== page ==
The US warns Israel against a war with Hezbollah


The warning comes amid mounting speculation that Israel may be considering launching a substantial operation against Hezbollah in the coming months, despite having been dissuaded by Washington from a similar move at the beginning of the war against Hamas eight months ago.
The chief of the armed forces suggested “preparations” were complete and that a decision to launch an offensive might be imminent.
In a grand irony of history, Israel – which has sought in various ways to create a security buffer zone in southern Lebanon since the 1980s either through war, occupation and diplomacy – has now woken up to the fact that since the war began Hezbollah has created a security zone of sorts in Israel’s north.
Hezbollah considers the conflict thus far as a success, despite IDF claims to have inflicted damage on the Lebanese militant movement.
The militant group’s losses have been relatively low for the scale of the impact on Israel it has achieved.
Equally worrying for Israel is that Hezbollah, long-regarded as an effective and highly adaptable military force, has been able to use the war to test and fine-tune its capabilities.
In recent days the Israeli media, both left and right, has focused increasingly on the prospect of a war with Hezbollah: what that would look like and whether it is now inevitable.
“The focus on the southern theatre diverts attention from the truly troubling theatre – Lebanon,” wrote Yoav Limor in the rightwing Israel Hayom on Friday.


Even though Israeli officials announced last week that they had finished preparations for an operation if necessary, the Biden administration has cautioned Israel that expanding its fight against the Lebanese militant group Hezbollah would run the risk of attracting attention from Iran.

The administration has informed Israel that it does not think “a limited war” in Lebanon or a “small regional war” is a realistic option because it would be difficult to end and likely to spiral out of control, according to an Axios report citing two unnamed senior US officials.

The warning coincides with growing conjecture that Israel, having been talked out of a similar move by Washington eight months ago when it started the war against Hamas, may be thinking of carrying out a significant operation against Hezbollah in the near future.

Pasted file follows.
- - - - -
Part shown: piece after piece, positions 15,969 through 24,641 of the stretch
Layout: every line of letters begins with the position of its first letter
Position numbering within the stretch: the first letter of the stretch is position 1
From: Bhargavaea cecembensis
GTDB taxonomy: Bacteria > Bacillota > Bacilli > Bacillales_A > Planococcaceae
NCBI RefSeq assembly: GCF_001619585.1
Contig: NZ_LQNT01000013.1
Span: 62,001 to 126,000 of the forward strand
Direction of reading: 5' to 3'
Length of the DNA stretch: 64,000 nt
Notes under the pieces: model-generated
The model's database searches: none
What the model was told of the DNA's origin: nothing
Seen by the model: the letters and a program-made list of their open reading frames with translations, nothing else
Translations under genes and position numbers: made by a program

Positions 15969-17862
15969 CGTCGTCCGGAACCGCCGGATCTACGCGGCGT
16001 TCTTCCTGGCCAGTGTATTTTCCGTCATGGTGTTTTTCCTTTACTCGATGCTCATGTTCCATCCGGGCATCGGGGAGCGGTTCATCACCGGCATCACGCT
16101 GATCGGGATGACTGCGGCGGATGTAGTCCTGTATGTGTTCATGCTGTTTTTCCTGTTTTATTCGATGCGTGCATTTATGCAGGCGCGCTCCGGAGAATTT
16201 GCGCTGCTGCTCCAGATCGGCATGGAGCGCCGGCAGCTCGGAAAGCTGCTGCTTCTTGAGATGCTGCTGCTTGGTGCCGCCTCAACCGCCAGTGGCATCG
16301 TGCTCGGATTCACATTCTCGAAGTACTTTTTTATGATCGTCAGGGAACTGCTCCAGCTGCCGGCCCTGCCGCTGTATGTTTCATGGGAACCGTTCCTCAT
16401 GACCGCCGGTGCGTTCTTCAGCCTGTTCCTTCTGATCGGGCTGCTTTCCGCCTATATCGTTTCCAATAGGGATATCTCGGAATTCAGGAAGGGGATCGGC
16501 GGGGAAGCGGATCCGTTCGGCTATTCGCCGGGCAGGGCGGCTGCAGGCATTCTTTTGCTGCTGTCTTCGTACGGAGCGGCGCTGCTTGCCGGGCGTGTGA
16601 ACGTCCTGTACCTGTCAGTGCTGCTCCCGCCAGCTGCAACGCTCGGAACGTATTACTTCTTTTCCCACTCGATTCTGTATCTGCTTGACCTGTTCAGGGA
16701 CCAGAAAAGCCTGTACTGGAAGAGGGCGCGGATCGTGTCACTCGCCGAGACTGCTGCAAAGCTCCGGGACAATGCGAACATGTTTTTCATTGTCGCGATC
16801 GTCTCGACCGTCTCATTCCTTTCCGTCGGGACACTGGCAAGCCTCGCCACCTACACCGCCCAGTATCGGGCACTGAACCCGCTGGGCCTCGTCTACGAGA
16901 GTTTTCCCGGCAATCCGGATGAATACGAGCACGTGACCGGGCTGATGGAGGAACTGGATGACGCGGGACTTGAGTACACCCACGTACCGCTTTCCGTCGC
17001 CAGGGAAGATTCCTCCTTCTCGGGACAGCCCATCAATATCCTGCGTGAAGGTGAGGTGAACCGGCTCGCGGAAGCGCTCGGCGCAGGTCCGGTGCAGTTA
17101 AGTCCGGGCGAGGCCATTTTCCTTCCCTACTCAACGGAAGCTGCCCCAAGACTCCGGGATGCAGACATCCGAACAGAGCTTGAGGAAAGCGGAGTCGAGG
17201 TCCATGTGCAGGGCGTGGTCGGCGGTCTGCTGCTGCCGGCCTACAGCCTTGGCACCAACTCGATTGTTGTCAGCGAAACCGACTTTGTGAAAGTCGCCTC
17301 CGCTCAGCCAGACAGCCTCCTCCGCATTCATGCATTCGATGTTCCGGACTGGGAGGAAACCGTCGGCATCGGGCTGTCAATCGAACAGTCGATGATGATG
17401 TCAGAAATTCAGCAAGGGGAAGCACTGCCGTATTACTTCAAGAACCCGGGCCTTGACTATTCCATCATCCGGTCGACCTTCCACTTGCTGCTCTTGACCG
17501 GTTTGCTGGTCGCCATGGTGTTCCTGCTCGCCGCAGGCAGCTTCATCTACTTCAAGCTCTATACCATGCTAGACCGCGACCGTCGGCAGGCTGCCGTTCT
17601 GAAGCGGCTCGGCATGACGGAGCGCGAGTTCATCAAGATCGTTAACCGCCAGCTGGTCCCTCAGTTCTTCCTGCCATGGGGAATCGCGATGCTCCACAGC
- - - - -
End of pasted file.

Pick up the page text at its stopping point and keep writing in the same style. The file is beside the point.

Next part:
Since Hezbollah fire ignited images of widespread wildfires in the region, tensions have risen significantly in the last week as a procession of senior Israeli figures visited the country’s north to discuss war preparations in Lebanon.

According to the head of the armed forces, “preparations” were finished and an offensive decision might be made soon. A “intense campaign” could occur, as Prime Minister Benjamin Netanyahu cautioned.

Itamar Ben-Gvir, the far-right security minister, made a call for the “destruction of Hezbollah” while on a visit to the mostly abandoned northern town of Kiryat Shmona. “.

The news last week that Israel is raising the cap on the number of reservists it can call up by an extra 50,000 people underscored that the recent wave of high-profile visits to the north may be more than just political posturing.

In the midst of all the conjecture, one thing is certain: the northern front situation in Israel is rapidly getting just as problematic as Gaza, where the Israel Defense Forces are stuck.

Even though Israel’s leaders entered the war with the intention of establishing a new strategic control over Gaza, the length of the fighting and the IDF’s ongoing inability to defeat Hamas have imposed their own reality.